Corporate refugees tend to use the same company jargon that made them successful within the corporation when they are selling their services. Unfortunately, this is often a barrier because potential clients or referrers do not understand what you mean. The words appear vague and do not fully express the meaning you are trying to convey.


Hint: What does your service do – in plain compelling English?


Ensure that your offering has a market


It is very easy to get swept up in the service that you want to deliver and miss what it is that your customers want to buy. Often your proposition is close to what the market wants and a few people buy, however, a slight tweak can enable you to have mass appeal.


Hint: Listen to what your customers are telling you – and fish where the fish are


Learn how to articulate your proposition so that others understand


This is a key crux as to why it is hard to buy your services. One of the best ways to solve this is to work with a mentor, like myself, that has experience in helping people like you, solve this conundrum. Another way is to spend time asking your previous clients the impact of using your services (there are always pleasant surprises there!), breaking down the core components and then crafting a compelling story that describes your service and how you help your clients.


Hint: Ensure that what you do fits your business strategy

Leveraging who you are and what you do increases attraction and impact


Buying high end, high value, high-cost services are considered purchases, and in complex, constantly changing environments, one that a buyer cannot afford to make frivolously. In which case before they buy your service they will spend significant time trying to understand who you are (or what your business represents) and what you do, to see if it aligns to your proposition and their own needs.


Potential buyers are often looking for cohesion and demonstration of competence and will turn to online research in deference to, or before offline research. This is why it is vital that your core proposition provides clarity to you and your potential clients, you utilise your impact profile and apply your core talent to your work. This enables you to not only have a winning proposition, a proposition story that attracts, but one that is fuelled by your passion.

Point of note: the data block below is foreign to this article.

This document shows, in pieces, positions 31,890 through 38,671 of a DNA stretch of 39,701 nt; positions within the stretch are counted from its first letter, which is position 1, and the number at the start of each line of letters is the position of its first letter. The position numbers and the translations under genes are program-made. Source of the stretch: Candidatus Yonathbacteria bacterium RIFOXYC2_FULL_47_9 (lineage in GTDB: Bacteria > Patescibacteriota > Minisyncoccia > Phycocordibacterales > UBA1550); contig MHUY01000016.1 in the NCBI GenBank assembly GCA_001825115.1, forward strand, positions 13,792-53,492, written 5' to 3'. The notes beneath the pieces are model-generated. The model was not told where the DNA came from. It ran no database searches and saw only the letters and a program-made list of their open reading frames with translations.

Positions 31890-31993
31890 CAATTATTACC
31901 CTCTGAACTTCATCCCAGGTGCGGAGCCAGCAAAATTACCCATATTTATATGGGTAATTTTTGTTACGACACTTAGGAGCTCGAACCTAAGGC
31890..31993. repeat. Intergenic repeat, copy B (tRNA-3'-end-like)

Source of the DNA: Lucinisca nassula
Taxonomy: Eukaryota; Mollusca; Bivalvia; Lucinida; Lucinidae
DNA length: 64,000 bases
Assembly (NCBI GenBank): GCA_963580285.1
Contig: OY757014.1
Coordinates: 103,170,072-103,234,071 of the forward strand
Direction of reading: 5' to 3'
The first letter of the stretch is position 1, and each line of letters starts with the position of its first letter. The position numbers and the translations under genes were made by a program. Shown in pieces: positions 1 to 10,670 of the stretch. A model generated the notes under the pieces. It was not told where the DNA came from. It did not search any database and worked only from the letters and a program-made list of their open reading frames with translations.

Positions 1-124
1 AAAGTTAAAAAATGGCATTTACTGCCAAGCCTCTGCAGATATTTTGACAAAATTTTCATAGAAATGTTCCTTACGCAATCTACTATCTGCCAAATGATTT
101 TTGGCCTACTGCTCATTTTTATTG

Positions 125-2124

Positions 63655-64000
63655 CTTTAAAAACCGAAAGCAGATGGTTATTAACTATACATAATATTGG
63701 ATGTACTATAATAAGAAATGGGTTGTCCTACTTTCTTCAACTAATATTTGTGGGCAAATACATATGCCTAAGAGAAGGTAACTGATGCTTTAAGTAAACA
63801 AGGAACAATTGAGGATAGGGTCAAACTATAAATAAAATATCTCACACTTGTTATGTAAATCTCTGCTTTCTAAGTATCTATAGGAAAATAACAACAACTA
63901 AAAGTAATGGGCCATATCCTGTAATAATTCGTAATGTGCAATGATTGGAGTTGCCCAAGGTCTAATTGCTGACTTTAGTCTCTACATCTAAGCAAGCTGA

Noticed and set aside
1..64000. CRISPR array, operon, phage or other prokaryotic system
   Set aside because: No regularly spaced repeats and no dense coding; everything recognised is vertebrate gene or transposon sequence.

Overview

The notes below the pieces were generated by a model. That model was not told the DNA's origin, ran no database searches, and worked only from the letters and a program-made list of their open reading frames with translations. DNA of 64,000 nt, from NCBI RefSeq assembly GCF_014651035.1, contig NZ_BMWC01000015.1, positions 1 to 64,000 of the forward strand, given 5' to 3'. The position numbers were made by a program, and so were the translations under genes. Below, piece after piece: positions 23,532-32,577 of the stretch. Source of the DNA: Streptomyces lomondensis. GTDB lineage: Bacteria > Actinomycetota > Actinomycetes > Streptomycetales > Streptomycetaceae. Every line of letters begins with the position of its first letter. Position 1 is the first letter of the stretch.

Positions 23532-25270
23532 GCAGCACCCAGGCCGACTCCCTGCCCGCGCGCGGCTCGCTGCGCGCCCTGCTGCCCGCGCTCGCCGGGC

Entrepreneurs with high end, high-value services are now faced with a sceptical buying audience who have already researched and decided what they need. Therefore, the successful entrepreneur has to decide how they can become part of the buyer’s research, so that the buying cycle includes rather than excludes them. This has become increasingly important because these ‘research decisions’ take place without the sellers knowledge and across a number of platforms and ‘word of mouth’ conversations.


The key to solving the dilemma of why it is so hard to buy your services, is to have a clear understanding of what you do and how you add value. This includes providing a clear and consistent message and accelerating your impact by leveraging your reputation as an expert in your field.

For more info on Judith follow her on LinkedIn, YouTube, Instagram, Facebook and her website. Read more from Judith!

 

Judith Germain, Executive Contributor Brainz Magazine Judith Germain is the leading authority on Maverick Leadership. She is a strategic innovator utilising Maverick Leadership principles to empower business owners and leadership teams to have the strategic insight, innovation and execution, to enhance their impact and influence.This enables them to exceed stakeholder expectations, have engaged inclusive teams and attract the clients that they want. Judith hosts The Maverick Paradox Podcast, is the Founder and Editor of The Maverick Paradox Magazine, and host of The Maverick Paradox @ KLDR radio show. She is the author of The Maverick Paradox: The Secret Power Behind Successful Leaders. Judith is also a senior consultant, trainer and speaker.